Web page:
**This is the manuscript from my sermon/lesson/seminar that I gave at my church last night. It was a bit heavy on the details, so a few people asked me to post it on the blog today. I’ve not edited it any, so it’s a bit long, but if you want to get the crux of it, just skip to the positive signs from our current culture. There is a lot to be hopeful for in the years to come.
I could spend a ton of time just dissecting this passage – it’s one of the favorites of Christian apologists everywhere – but I want to focus on a few key elements that I believe are applicable to Christianity today.
First of all, we read that Paul, while waiting for his compatriots, was in the marketplace in Athens. He wasn’t cloistered away from the world; he was moving around the city, looking, learning, listening. And what he saw provoked his spirit within him. Here’s what we should take away from this: we need to be aware of what’s going on in the world. Current events on the local, national, and global scale. We need to not just hear from the pulpit that the times, they are a changing; we need to be the eyes and ears on the ground informing the pulpit of what’s going on in our communities.
Take a moment and think: what are some of the changes that you’ve observed about your community? What are some of the changes you’ve observed about the USA? The world?
We need to be awake and aware of what’s going on around us, from the kids on our ball team to the soldiers in Afghanistan. And then we need to let what we see/hear/ observe provoke (stir, ignite) our spirits to act in the name of Christ.
Second, we read that Paul reasoned with the devout Jews and the philosophers. Reasoned means that Paul had thorough discussions with them; he engaged them on topics (and, knowing Paul, it was probably a wide range of topics) and discussed them from both the Christian and non-Christian angles. Remember – Paul wasn’t always a believer in Christ. He had knowledge and understanding of things beyond the church, and he applied that knowledge when he spoke with people.
But Paul always brought the conversation back to the Gospel. There wasn’t a topic that Paul couldn’t steer back to Jesus. Not in a non-sequitur way, where he just stopped talking about a topic and started talking about Christ, but in a way that showed the fullness of Paul’s faith: everything under the sun can be brought around to God because everything under the sun was made by God. There is a connection between life and faith that is powerful, if we will reveal it to those who can’t see it.
Finally, Paul was in tune with the cultural expressions of his day. He knew the Greek poets (Epimenides [v.28a] and Aratus [v. 28c]) and used them in his message about the Gospel. He was aware of the different gods being worshipped in the Athenian marketplace and wasn’t afraid to discuss them. He was familiar with the philosophical and rhetorical communication so common among the Areopagites, and used them to great effect in his speech to them.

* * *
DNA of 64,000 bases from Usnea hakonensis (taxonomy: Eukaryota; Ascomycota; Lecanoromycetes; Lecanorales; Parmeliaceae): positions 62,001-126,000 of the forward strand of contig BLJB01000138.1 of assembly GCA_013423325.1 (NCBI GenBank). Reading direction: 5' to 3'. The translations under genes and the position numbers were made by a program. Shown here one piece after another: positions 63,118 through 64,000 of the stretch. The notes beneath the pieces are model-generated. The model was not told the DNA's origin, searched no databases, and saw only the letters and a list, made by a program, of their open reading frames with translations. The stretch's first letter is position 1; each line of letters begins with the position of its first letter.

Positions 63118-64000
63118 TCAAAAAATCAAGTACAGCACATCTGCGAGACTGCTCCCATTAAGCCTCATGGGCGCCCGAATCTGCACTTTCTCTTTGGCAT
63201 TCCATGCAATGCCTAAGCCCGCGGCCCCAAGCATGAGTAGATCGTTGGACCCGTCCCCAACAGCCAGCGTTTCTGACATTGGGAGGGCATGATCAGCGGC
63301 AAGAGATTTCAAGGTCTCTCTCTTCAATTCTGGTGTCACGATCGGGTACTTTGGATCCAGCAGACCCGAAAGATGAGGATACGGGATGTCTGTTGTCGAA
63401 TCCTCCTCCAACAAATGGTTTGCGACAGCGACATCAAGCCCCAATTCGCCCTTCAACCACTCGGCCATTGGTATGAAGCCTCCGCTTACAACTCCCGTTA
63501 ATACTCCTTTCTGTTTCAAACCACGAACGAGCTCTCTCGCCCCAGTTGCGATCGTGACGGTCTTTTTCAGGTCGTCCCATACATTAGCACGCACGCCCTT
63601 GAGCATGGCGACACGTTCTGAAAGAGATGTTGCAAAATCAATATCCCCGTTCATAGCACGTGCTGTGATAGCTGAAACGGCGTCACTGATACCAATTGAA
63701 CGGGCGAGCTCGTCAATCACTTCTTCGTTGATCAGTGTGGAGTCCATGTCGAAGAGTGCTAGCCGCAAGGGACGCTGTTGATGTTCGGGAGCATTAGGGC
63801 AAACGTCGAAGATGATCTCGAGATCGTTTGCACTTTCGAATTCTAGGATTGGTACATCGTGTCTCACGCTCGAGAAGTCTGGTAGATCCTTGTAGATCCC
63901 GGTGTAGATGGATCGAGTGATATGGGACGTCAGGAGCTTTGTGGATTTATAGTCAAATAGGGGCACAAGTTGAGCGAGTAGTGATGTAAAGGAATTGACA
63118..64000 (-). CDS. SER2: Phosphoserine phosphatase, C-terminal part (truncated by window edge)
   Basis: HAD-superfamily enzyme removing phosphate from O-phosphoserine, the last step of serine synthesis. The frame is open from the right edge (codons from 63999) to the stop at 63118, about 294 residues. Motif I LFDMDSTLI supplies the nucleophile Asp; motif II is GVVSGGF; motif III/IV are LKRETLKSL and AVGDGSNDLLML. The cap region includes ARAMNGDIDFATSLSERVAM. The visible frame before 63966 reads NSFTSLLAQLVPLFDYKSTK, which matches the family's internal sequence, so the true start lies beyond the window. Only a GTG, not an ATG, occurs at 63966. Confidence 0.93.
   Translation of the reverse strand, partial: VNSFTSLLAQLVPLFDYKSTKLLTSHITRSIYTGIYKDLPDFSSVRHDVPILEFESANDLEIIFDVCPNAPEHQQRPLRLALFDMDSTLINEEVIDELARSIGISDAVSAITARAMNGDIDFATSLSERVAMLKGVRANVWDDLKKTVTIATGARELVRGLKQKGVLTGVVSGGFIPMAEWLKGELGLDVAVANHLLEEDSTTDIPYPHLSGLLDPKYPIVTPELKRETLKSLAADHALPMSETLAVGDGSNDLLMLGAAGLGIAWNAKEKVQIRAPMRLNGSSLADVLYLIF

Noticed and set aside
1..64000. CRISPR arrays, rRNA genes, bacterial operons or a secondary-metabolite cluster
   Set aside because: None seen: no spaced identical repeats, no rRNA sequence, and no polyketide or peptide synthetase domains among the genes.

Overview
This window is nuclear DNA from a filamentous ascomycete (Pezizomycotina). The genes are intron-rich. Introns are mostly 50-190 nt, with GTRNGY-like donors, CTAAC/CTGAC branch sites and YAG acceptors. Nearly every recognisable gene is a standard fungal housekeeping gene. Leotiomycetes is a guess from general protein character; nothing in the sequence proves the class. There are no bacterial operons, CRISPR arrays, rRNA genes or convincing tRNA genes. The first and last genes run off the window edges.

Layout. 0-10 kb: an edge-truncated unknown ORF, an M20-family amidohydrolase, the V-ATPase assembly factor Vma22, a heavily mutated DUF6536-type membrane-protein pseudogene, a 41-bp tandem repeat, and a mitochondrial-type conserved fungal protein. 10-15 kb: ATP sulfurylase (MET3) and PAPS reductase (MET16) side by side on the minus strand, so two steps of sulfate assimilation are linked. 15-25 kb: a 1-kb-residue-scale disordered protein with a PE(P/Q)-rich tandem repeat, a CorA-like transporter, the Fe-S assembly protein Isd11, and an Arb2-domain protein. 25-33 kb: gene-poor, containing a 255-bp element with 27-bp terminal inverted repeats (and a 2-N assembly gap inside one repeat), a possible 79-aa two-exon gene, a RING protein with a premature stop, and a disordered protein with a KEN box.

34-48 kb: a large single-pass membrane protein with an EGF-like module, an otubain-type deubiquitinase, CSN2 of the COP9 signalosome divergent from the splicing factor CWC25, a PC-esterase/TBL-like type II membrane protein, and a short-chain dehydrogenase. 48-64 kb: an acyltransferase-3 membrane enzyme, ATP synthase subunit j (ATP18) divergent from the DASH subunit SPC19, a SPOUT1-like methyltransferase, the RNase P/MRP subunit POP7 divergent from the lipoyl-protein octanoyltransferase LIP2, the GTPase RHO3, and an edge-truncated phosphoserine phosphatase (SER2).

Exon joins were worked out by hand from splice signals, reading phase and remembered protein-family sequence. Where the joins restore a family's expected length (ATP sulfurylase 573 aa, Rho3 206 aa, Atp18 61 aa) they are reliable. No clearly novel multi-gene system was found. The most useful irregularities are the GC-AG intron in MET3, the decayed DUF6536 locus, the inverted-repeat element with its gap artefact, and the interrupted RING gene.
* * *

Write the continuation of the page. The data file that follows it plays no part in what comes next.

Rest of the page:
Did Paul convert everyone? No. Did some ridicule him? Yes. But there were those who were persuaded by a brief encounter with Paul (Dionysius and Damaris) to abandon their ingrained cultural beliefs and accept the Gospel for their lives.
Part of the church’s mission and calling is to understand and witness to the culture in which it finds itself. While history compels us to often look back at the time of Rome as one of decadence and depravity, if we’re honest historically we can see a time of great opportunity. There was a vast interest in thought and philosophy, even religious discussion. It was a time of great leaps in technology and science. It was a time of uncertainty and fear.
In many ways, it was a time very much like the one we currently inhabit here in the U.S. Only our society is not responding to the Gospel the way Rome did. Many scholars and researchers have tried to explain why our culture is abandoning the Gospel as opposed to embracing it the way Rome did in the first century, and there are some things to consider: age, history, and abuse of power work against Christianity now, whereas with Paul, the faith was so new as to be an intellectual curiosity. We have progressed to heretofore unknown scientific understanding of the physical makeup of our universe, and have been subjected to the idea that divine impulse is not required for our existence.
We face a tough road. But part of why the faith isn’t as robust as it used to be is because the Christian church has – in many ways – removed itself from the marketplace, stopped reasoning with its contemporaries, and forgotten that everything can be connected to God.
Or, if I may be so blunt, we’ve gotten lazy. We’ve assumed that the world will come to us, instead of us going to them. That is wrong. Jesus said that there is no who seek Him, not even one. So we as a church must reset our minds and hearts to this truth: the only way to win the world to Christ is to take Christ to the world.
But what does that mean, take Christ to the world? Take Him where? Take Him how? I want to take just a few minutes to help you understand the marketplace, to understand our current culture, because if we can at least start there, we will discover the unlimited opportunities we have to share the Good News of Christ.
Keep in mind, these are generalizations of the broader culture. And while generalizations are just that – generalizations – there are some distinct features about the current culture that are very different from the church’s perception. Often, we talk about and focus on the negative side of things and lament the degradation or abandonment of past values. But the reality is that the current culture, in many ways, offers the insightful church plenty of opportunities to bring in the younger generation. Thom and Jess Rainer, in their 2011 book “The Millennials” highlight some of the key positive characteristics of the current culture and the generation that drives it: